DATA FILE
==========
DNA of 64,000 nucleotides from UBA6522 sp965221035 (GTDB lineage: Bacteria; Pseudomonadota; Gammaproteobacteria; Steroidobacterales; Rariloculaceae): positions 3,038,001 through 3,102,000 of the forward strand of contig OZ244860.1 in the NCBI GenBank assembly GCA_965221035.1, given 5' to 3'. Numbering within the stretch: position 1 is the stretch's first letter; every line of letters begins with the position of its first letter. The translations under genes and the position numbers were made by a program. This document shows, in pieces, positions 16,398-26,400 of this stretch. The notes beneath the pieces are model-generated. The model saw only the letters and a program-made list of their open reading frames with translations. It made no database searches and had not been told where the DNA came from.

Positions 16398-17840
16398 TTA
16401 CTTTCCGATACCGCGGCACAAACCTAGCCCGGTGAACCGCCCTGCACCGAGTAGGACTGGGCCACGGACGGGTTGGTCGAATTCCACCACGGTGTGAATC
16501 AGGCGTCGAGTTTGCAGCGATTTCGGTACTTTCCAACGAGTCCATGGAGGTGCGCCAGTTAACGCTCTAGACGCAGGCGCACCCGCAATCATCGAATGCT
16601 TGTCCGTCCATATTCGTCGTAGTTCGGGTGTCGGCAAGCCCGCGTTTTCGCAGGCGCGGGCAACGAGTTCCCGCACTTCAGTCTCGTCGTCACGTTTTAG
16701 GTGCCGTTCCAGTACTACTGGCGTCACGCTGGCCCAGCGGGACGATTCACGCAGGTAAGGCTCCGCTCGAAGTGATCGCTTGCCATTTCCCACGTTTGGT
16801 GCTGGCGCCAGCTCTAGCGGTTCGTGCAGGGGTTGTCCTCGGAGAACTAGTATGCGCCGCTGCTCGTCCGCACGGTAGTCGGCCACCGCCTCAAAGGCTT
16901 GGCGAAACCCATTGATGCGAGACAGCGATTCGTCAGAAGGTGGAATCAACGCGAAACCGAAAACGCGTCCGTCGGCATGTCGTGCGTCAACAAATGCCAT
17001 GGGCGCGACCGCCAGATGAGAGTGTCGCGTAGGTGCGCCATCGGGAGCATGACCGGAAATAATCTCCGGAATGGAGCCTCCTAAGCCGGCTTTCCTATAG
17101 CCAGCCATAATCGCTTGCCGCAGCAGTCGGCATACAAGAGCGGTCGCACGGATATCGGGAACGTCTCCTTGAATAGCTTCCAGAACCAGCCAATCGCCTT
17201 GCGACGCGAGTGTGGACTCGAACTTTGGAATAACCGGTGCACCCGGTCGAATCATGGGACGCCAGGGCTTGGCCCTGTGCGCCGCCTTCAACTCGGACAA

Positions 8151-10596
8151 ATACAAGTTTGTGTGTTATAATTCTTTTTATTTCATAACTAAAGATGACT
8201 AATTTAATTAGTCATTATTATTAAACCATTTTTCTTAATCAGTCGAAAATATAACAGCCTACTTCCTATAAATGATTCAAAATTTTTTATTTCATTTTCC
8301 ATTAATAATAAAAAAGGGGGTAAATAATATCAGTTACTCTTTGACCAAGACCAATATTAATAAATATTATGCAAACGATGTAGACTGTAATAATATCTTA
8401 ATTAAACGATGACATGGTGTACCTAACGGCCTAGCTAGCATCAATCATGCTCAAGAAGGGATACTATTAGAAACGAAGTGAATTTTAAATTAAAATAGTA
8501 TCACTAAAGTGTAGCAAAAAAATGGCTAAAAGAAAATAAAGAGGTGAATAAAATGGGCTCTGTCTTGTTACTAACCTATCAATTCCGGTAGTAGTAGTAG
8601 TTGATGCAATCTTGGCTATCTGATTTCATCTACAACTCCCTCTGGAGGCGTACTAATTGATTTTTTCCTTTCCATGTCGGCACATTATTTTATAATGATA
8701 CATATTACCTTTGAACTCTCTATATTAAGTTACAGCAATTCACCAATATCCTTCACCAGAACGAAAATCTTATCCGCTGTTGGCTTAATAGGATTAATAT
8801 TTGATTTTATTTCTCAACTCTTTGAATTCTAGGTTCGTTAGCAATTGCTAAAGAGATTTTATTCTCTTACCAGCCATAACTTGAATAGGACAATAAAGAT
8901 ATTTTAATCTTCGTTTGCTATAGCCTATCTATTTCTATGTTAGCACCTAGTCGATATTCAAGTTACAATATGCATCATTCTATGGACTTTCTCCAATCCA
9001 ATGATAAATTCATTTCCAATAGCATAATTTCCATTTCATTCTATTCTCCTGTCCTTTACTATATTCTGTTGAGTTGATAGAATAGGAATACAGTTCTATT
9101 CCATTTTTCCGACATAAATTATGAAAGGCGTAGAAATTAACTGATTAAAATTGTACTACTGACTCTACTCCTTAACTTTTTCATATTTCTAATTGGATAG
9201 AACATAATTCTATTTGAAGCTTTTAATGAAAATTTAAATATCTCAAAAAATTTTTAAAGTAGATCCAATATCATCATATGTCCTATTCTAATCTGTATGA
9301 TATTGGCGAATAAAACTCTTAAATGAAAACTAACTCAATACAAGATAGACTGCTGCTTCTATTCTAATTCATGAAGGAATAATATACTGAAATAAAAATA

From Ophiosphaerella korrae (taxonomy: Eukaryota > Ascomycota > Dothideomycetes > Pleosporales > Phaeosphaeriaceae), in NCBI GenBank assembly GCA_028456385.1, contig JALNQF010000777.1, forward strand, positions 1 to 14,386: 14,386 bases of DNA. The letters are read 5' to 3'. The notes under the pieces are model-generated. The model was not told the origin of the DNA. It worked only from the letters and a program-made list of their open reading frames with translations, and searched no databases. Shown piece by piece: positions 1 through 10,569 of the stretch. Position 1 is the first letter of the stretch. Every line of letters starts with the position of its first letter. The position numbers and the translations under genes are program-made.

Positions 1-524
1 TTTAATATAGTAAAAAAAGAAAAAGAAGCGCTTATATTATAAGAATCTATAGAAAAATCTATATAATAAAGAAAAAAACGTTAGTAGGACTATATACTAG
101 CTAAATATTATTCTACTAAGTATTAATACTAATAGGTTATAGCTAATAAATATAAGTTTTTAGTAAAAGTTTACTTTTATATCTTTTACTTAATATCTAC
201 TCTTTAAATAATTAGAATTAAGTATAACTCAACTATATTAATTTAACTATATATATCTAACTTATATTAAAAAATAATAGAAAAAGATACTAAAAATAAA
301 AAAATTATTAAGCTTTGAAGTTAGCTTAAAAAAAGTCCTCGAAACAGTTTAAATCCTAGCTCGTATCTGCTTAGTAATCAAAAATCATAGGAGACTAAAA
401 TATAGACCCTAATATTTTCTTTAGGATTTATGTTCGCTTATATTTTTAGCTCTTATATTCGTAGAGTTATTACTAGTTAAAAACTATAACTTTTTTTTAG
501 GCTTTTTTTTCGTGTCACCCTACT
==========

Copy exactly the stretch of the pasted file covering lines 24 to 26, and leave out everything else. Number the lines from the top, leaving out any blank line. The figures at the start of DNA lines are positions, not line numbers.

9101 CCATTTTTCCGACATAAATTATGAAAGGCGTAGAAATTAACTGATTAAAATTGTACTACTGACTCTACTCCTTAACTTTTTCATATTTCTAATTGGATAG
9201 AACATAATTCTATTTGAAGCTTTTAATGAAAATTTAAATATCTCAAAAAATTTTTAAAGTAGATCCAATATCATCATATGTCCTATTCTAATCTGTATGA
9301 TATTGGCGAATAAAACTCTTAAATGAAAACTAACTCAATACAAGATAGACTGCTGCTTCTATTCTAATTCATGAAGGAATAATATACTGAAATAAAAATA